Notebook

Notebook, 1993-

APPROACHES

Bartleby [Look It Up] -- Oxford Art Online - [By Subscription] -- Words of Art: An On-line Glossary of Theory and Criticism for the Visual Arts -- Glossary - ['Artist's on Art' / Dore Ashton] -- ArtLex - [Dictionary of Art Terms]

A


ABC Art [Synonymous with Minimal Art]

Abstraction - "The term 'abstraction' is used with two different meanings in the literature of 20th-c. art. [1] Non-iconic abstraction, also called 'non-representational', 'non-figurative' and 'non-objective [gegenstandlos]' abstraction, is that mode of abstraction in which neither the work itself nor any of its parts represents or symbolizes objects in the visible world . . . . virtually specific to the painting and sculpture of the 20th c., although of course it has been common in the decorative art of the past. [2] The second and more pervasive kind of abstraction is a mode of representing visible objects which reduces the amount or the paticularity of the detail depicted. It is always a matter of degree . . . . . common to most art of the past but has been carried further and used more self-consciously in the 20th c. than ever before. Together these two kinds of abstraction account for one of the most important features of 20th-c. art up to the emergence of a new taste for exaggerated Realism in the 1960s. Although different in principle, the two modes of abstraction may occur together in a single work; or abstraction by the suppresion of detail may be carried to a point where the representational element is no longer detectable --as for example in some works by Ivon Hitchens, Roger Bissiere, Jean Bazaine, Maurice Estève, etc.

Non-iconic abstraction has two major modes, each prolific of diverse schools and stylistic manifestations. The major modes are Expressive Abstraction and Geometrical Abstraction. The reader will find Expressive [non-iconic] Abstraction discussed at greater length in Abstract Expressionsm, Tachism and related articles there referred to; Geometrical Abstraction is more fully dealt with in Constructivism, Suprematism, De Stijl, Concrete Art and related articles. [Do look up these terms for a broader picture of the historical development of these two modes of non-iconic abstaction and about the main principles of difference between them.] [Osborne, Harold, editor. The Oxford C ompanion to Twentieth-Century Art. Oxford University Press. 1988.]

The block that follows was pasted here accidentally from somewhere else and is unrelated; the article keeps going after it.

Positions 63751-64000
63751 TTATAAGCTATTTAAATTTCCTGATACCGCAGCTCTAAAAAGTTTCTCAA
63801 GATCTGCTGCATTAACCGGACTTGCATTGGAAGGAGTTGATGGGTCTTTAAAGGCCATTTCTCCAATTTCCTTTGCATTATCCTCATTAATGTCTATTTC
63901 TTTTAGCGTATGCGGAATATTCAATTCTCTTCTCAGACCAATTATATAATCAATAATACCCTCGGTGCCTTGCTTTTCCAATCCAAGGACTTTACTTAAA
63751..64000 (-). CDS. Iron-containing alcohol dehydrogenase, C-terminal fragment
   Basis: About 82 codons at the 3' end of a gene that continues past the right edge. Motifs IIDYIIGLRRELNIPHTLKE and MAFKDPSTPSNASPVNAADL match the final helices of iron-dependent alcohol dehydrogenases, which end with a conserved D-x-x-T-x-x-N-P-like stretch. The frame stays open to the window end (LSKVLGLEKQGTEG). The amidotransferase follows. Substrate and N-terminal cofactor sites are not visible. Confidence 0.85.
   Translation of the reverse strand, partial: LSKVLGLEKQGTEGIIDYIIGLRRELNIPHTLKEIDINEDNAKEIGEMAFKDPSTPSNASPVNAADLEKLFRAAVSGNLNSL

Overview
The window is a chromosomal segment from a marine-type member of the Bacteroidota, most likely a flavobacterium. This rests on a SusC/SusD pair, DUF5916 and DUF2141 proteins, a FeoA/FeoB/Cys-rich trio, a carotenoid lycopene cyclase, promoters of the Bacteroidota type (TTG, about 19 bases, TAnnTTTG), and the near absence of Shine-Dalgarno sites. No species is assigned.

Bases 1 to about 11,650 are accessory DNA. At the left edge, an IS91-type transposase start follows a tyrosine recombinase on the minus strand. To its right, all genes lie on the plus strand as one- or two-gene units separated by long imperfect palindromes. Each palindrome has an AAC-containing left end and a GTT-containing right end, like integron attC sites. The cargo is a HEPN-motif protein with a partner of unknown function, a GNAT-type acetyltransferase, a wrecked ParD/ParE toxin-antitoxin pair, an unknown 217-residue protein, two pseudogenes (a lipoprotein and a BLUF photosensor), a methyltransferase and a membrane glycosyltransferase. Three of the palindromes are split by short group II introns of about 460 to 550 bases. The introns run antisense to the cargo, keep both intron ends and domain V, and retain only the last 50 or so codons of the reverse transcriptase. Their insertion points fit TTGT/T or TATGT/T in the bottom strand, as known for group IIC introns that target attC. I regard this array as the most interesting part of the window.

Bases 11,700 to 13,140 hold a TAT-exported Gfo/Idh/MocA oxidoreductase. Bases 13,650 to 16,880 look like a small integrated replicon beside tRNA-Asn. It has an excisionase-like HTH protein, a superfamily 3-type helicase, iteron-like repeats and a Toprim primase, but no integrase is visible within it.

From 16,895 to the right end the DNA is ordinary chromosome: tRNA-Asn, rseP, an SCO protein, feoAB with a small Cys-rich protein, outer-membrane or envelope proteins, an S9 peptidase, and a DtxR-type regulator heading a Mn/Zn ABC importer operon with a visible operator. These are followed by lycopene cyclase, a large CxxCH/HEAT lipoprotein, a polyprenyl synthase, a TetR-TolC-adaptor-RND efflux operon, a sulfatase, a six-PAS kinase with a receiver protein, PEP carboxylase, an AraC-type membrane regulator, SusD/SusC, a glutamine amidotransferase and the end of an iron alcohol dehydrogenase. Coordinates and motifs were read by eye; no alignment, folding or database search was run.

Accumulating-ink Method

Action Painting

Active Spectator Participation [Gottlieb, Carla. Beyond Modern Art. New York: E.P. Dutton. 1976]

Aerial perspective

Aestheticism

Aesthetics

Affichiste

Aleatory [Aleatic] - "Depending upon an element of chance or randomness [See Stochasticism]." [Osborne, Harold, editor. The Oxford C ompanion to Twentieth-Century Art. Oxford University Press. 1988.]

Alla prima

All-Over Painting

Amarna art

Amateur

American Scene Painting

Anamorphosis

Ancients

Angry Penguins

Anhui School

Animal Style

Anthemion

Anti-Art

Anti-Form

Antinous

Antipodean Group

The Antique

Applied Art

Applied Work [or appliqué]

Apsara

Arhats

Aquarelle

Arabesque

Archaic Art

Archaic Smile

Archaism

Arriccio [or arricciato]

Ars Moriendi

Art Autre

Art Brut

Art Concret [Konkrete Kunst]

L'Art Contemporain

Art Deco

Art Mobilier

Art Na�f

Art Non-Figuratif

Art Nouveau

Arte Povera

Arte Programmata

Arte Informel [Art Without Form]

Art for art's sake

Art of the Real

Artisan

Arts - Classification [Applied, Fine, Decorative, Liberal, etc.]

Arts & Craft Movement

Assemblage

Ash-Can School

Atelier D'Art Abstrait

Atmospheric perspecitve [An alternative term for aerial perspective]

Attributes

Australia - "An Art Nouveau style which often incorporated local flora and fauna characterized mcuh Austsralian d ecorative art during the 1890s . . . . "[Osborne, Harold, editor. The Oxford C ompanion to Twentieth-Century Art. Oxford University Press. 1988.]

Austria - "Historicism and Biedermeier persisted longer in Austria than elsewhere and were still dominant at the time of the Vienna World Exhibition in 1898. Impressionism and Symbolism had had but a slight impact and Realism little more . . . . ."[Osborne, Harold, editor. The Oxford C ompanion to Twentieth-Century Art. Oxford University Press. 1988.]

Auto-Destructive art

Automatism

Les Automatistes - "A group of seven Montreal abstract painters active during the later 1940s . . . . "[Osborne, Harold, editor. The Oxford C ompanion to Twentieth-Century Art. Oxford University Press. 1988.]

School of Avignon

Ax-cut Brushstrokes

Azulejo




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